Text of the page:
Problems in Defining Ethnicity Terms in Dictionaries
AbstractDespite the fact that lexicographers have increasingly been taking more care when it comes to defining socially sensitive terms, we argue that ethnicity terms still remain rather poorly defined. In a number of online monolingual dictionaries we surveyed in this study, we find that ethnicity terms are generally simplistically defined, mostly in terms of geography and citizenship, and argue that such definitions are too reductionist and sometimes even erroneous. We also find that some disparaging ethnicity terms are not labelled as such in some of the dictionaries surveyed. We also present a case study from Montenegro, in which a dictionary of the national academy of sciences was immediately revoked over a few ethnicity and ethnicity-related terms, after a violent outcry from two of Montenegro's ethnic minorities, dissatisfied with how their ethnicities were defined and treated in the dictionary. Based on our survey and the earlier findings from the literature, we recommend that international dictionaries follow a standardised model of defining ethnicities, which would additionally refer to an ethnicity's culture and potentially language, and be as inclusive as possible. We also recommend that editors and lexicographers of national dictionaries pay special attention to how they define the ethnic terms relating to the minorities living in their country or region, following a combination of a standardised and a partly customised approach, which would take into account the specific features of the minorities.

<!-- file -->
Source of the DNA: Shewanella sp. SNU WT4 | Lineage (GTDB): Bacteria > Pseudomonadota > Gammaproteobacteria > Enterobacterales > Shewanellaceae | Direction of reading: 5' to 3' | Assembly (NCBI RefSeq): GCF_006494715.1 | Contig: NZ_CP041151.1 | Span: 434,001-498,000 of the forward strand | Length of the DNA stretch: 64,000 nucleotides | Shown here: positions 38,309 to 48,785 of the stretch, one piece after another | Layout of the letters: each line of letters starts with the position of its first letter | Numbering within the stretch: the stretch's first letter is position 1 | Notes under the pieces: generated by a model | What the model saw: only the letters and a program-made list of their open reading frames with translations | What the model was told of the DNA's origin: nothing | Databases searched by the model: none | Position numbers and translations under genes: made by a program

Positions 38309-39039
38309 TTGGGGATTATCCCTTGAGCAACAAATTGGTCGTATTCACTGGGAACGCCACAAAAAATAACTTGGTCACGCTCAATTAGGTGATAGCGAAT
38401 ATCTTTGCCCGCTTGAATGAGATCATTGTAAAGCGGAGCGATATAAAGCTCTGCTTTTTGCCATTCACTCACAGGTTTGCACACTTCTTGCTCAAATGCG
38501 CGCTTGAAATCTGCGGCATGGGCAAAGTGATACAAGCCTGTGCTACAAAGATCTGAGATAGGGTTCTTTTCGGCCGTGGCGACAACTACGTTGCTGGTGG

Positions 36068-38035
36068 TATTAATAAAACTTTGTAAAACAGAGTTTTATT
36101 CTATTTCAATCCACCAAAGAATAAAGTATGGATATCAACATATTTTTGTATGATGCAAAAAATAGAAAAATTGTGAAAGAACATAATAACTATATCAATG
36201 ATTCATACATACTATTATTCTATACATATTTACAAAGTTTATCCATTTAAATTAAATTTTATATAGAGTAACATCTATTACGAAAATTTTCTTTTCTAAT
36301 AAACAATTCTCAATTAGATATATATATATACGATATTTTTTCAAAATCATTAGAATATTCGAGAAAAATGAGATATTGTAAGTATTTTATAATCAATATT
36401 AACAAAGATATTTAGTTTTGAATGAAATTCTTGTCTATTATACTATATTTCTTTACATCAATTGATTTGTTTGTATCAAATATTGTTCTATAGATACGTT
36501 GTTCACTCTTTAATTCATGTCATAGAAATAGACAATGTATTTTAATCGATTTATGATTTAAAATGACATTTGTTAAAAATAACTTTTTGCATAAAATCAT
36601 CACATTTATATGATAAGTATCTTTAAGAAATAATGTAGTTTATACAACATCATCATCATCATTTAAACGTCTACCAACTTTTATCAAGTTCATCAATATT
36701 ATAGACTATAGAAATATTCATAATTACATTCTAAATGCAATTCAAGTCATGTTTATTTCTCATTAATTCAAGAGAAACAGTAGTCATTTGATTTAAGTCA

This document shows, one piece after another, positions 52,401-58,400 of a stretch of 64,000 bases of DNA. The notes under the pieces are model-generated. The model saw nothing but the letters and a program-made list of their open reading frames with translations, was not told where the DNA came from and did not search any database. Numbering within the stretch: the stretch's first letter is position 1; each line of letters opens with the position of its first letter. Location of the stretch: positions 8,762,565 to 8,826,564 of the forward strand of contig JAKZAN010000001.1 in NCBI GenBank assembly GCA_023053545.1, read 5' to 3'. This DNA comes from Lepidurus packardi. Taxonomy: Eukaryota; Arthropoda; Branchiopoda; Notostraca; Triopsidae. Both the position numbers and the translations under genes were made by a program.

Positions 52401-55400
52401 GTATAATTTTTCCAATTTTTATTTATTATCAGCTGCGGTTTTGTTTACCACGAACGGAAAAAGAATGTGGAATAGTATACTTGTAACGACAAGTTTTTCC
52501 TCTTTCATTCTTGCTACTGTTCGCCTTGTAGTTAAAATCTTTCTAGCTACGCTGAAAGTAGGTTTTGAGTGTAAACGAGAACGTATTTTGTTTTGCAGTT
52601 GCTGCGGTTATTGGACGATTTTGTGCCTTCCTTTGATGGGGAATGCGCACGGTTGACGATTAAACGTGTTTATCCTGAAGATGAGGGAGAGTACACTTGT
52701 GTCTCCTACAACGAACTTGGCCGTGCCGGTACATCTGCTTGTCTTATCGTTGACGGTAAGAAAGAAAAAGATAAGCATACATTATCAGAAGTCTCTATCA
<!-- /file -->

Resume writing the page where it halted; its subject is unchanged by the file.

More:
Copyright of all material published in Lexikos will be vested in the Board of Directors of the Woordeboek van die Afrikaanse Taal. Authors are free, however, to use their material elsewhere provided that Lexikos (AFRILEX Series) is acknowledged as the original publication source.
Creative Commons License CC BY 4.0